Microsoft has released its financial results for the third financial quarter of 2013 and the results make uncertain reading for CEO Steve Ballmer, who is also about to lose his chief financial officer Peter Klein.
Redmond reported revenues of $20.49bn for the three months ended 31 March, up 17.2 per cent year-on-year, and generated a 20.6 per cent hike in profits to $7.6bn.
The Windows division posted a 23 per cent revenues gain on this time last year (before Windows 8 was launched), while Servers and Tools saw growth of 11 per cent over the same period.
The Business division fared less well, with revenues rising just 5 per cent on the year once marketing costs were taken into account. Online services revenues rose 18 per cent and its Entertainment and Devices division posted a 56 per cent rise on good Xbox sales.
"The bold bets we made on cloud services are paying off as people increasingly choose Microsoft services including Office 365, Windows Azure, Xbox LIVE, and Skype," said chief Steve Ballmer in a canned statement. "While there is still work to do, we are optimistic that the bets we've made on Windows devices position us well for the long-term."
The results may satisfy Microsoft management, but the markers aren't likely to look favorably on this latest report. Goldman Sachs downgraded Microsoft's stock to a "sell" rating, rather than sticking with the traditional "hold" last week, and Microsoft's long-term value is a topic of heated discussion among the financial analyst community.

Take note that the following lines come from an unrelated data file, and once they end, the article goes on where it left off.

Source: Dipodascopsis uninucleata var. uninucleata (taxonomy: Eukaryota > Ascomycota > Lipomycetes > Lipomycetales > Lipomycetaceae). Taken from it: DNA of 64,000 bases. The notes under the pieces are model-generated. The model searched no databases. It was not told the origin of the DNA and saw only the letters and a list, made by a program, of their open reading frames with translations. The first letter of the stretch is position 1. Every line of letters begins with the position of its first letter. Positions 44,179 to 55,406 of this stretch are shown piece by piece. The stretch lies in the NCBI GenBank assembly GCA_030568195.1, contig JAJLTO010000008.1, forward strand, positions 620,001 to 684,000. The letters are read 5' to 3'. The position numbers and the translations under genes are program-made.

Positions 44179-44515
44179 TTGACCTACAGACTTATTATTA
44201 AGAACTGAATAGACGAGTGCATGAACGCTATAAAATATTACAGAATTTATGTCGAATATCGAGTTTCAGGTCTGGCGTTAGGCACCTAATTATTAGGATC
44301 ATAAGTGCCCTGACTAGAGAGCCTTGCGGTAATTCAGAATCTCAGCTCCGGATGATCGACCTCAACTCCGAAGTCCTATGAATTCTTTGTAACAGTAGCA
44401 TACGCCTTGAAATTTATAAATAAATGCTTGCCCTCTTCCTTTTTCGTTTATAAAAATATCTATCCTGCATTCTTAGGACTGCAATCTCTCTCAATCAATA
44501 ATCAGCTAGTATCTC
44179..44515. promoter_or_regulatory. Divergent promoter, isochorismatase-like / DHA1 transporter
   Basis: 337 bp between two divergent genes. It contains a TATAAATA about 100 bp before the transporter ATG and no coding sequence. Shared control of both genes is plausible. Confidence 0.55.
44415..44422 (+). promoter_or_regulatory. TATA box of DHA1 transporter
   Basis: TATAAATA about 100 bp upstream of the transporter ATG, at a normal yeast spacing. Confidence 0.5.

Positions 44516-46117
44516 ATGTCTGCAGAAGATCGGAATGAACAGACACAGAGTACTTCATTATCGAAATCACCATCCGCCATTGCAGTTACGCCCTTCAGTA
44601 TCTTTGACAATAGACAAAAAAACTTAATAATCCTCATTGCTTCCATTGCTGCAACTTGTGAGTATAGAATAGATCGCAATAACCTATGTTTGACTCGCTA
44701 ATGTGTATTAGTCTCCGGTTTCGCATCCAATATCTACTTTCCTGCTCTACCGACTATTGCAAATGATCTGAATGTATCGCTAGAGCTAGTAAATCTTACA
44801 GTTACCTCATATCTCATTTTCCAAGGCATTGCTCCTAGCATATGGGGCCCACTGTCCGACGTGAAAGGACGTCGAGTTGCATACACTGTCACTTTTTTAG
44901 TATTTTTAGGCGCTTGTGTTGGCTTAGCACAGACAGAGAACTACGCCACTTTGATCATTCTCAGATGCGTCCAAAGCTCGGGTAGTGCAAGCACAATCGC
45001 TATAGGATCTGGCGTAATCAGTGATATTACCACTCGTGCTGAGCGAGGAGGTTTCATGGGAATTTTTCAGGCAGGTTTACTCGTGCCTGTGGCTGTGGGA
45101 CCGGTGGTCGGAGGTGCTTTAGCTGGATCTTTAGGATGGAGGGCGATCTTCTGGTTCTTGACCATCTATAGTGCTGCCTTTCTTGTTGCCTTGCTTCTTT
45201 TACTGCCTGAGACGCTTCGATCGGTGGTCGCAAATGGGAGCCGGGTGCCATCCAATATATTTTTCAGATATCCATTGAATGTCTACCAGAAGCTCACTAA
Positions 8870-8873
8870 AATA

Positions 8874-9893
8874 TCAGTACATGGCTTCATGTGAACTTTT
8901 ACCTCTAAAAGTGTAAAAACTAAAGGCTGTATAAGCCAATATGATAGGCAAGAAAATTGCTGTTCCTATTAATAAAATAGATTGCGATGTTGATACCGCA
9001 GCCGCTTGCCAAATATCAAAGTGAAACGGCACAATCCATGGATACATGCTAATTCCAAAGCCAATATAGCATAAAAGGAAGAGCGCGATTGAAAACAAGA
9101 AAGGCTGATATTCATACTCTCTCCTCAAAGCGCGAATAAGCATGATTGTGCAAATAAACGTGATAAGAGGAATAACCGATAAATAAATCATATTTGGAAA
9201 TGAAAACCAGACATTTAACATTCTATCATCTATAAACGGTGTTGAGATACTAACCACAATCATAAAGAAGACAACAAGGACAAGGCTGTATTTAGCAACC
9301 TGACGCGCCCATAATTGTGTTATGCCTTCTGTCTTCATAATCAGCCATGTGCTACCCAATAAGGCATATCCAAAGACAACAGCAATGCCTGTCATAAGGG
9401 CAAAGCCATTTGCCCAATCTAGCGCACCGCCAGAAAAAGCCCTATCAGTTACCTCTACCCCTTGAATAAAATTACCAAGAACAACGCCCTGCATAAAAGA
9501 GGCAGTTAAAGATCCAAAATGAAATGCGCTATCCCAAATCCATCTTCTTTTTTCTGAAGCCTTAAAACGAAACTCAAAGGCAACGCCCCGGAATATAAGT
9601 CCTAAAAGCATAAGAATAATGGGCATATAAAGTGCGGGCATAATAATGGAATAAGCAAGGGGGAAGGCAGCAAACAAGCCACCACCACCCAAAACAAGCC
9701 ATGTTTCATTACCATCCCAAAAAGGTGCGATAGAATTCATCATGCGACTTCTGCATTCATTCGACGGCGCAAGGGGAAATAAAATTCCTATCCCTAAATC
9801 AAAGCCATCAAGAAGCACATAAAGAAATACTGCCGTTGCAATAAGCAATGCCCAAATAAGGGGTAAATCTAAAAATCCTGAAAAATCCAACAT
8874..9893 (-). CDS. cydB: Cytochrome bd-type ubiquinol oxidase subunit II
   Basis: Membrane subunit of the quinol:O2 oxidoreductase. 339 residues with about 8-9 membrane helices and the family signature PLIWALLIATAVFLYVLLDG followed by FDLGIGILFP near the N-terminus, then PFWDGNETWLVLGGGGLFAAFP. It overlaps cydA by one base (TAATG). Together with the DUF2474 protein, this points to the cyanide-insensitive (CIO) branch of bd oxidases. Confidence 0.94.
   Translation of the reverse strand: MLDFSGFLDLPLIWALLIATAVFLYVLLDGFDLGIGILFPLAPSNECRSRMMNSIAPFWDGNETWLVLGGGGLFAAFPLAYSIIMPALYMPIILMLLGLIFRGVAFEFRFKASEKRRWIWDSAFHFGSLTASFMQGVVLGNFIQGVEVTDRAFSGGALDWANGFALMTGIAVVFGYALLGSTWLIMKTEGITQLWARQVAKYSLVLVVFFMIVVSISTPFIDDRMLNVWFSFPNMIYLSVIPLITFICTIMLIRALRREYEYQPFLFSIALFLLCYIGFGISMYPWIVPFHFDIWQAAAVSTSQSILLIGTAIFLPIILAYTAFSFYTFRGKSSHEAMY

Microsoft's fundamental problem is that its core PC market is shrinking faster than expected and the company shows no signs of making up the customer shortfall in tablets and smartphones. Sales of Microsoft's Surface RT and Pro tablets have been lackluster, while Windows 8 has few adherents and faces a resurgent BlackBerry in competition for third place in the smartphone sector.
Windows 8 isn't as unpopular as Vista but it certainly doesn't have customers flocking to buy it either, or the touchscreen hardware it runs best on. Intel promised earlier this week that the price of base-spec laptops with touch could fall as low as $200, but then again Chipzilla forecast $699 Ultrabooks by now and we're still waiting.
Steve Ballmer is running out of time on this, and he knows it. His tenure as CEO has not been a happy one and with no sign of the rot stopping questions are increasingly being asked about finding a successor for its employee of over 33 years.
The problem is that no obvious replacement exists. Ray Ozzie would have been an obvious contender but he lasted only a few years before quitting Microsoft in frustration. Other candidates have either left of their own devices (like Steven Sinofsky) or been forced out.
Now Peter Klein has announced he's leaving too at the end of the company's financial year in July. While never a real contender for the top job, his departure comes at an awkward time – he's popular with shareholders as a steady hand and his replacement will have to be picked carefully.
There have been rumors of a shareholder coup for some time now, and Microsoft has spent billions buying up stock and distributing dividends – a strategy that seems to be working. How long that can last depends on just how well Microsoft, and Ballmer, can deliver on promised performance. ®